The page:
Dear Dr Sadaqat Ali,Dr Sadaqat Ali

I am having a hard time dealing with a colleague. He has a big heart and will do anything to help anyone. The problem is his temper. If something does not go his way or someone does not agree with him, he yells and does not care who hears him. He is constantly getting people’s backs up. We all understand that he gets stressed easily, but we can't tolerate his tantrums and insults anymore. Individually we have tried to bring up the topic with him from time to time but nothing seems to work; he laughs it off or tells us that it was so and so’s own damn fault. Now things are so bad that the people in the office, even his friends try to avoid him.

Recently, he threw what I would call “an adult temper tantrum” after receiving his assignment. He threw down his reports and complained loudly and inappropriately. He also walked out before I was finished with the meeting—in front of others. Then he was in a very bad mood for the next three days. But I’m thinking I need to speak up now. I feel like a punching bag in front of him. Since he can be quite volatile, can you give me some advice?  How can I get him to stop throwing a fit and work out a solution?

Yours sincerely, Punching Bag

Dear Punching Bag,

You’ve done a couple of things right already. You were wise to not confront him on the spot. You did not react when his emotions were strong. But, I have a strong dose of feedback for you. I don't want to offend you, but I need to challenge your righteousness. If he has been abusive for a long time, and you've done nothing concrete about it—then you were rewarding his behavior. If you and others were shying away from confronting him, then you've allowed him to bully you. And now you are sitting on a pity pot. Please stand up. You and your colleagues need to take responsibility for protecting your own boundaries.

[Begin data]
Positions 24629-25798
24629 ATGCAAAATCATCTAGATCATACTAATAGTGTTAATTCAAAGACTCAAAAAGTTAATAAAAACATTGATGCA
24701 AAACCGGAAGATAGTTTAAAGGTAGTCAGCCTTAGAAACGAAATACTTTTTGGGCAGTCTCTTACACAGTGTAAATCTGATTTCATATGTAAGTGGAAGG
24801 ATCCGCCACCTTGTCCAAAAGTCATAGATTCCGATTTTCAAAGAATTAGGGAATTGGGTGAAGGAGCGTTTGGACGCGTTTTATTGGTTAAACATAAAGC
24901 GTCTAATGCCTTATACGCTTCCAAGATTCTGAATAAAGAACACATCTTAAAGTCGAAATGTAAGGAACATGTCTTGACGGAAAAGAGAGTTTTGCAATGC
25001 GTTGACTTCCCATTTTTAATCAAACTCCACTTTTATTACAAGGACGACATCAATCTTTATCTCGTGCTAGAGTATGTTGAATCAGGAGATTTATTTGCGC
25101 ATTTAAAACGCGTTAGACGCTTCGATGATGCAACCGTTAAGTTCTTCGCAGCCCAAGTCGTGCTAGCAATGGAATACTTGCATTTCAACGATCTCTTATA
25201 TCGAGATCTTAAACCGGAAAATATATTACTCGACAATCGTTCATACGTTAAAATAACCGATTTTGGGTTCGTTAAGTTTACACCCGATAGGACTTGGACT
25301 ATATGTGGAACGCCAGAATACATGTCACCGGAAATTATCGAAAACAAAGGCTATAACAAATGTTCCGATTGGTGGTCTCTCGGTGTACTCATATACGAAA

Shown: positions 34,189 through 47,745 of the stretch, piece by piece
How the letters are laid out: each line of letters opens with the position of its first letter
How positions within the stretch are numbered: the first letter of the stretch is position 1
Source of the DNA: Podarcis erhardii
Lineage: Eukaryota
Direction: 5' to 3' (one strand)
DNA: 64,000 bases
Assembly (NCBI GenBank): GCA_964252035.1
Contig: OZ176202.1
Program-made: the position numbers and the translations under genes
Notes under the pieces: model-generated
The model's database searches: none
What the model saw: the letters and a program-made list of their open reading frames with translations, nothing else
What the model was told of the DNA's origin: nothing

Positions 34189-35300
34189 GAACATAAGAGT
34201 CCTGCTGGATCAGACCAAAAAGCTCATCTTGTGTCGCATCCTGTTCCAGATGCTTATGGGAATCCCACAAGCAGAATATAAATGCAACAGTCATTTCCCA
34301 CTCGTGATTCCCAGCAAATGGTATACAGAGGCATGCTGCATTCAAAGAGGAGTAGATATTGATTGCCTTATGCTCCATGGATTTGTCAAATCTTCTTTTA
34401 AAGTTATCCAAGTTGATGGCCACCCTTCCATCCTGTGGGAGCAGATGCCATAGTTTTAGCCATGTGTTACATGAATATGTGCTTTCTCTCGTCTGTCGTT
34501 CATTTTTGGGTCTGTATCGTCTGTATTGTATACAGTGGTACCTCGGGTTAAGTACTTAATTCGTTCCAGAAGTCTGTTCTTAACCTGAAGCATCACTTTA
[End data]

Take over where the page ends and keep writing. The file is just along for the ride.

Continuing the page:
I know, it is so easy to let things slide and lose perspective of what such a situation does to a work place environment. Trust me, you deserve a good work climate.  Give it to yourself. You have two options. One is to turn this over to the boss.  The other is to conduct an Office Intervention. Do it soon. Do it privately, not in front of a crowd. Do it at a time he agrees to.

The good news is that you have understood the fact that anger bouts have negative consequences. They can keep people on pins and needles for years. However, I don’t want to make it sound like once anger has been an issue, the relationships are tainted forever. I have an executive who has currently been making great strides in dealing with his anger by working with a coach. When spoken to by his colleagues, he apologized and promised to treat people with dignity and respect. He stopped his bad behavior. He has made a marvelous turnaround, but it is true that some people have trouble accepting his transformation. They assume that his efforts are merely part of a cover up. They still don’t feel safe. It will take time.

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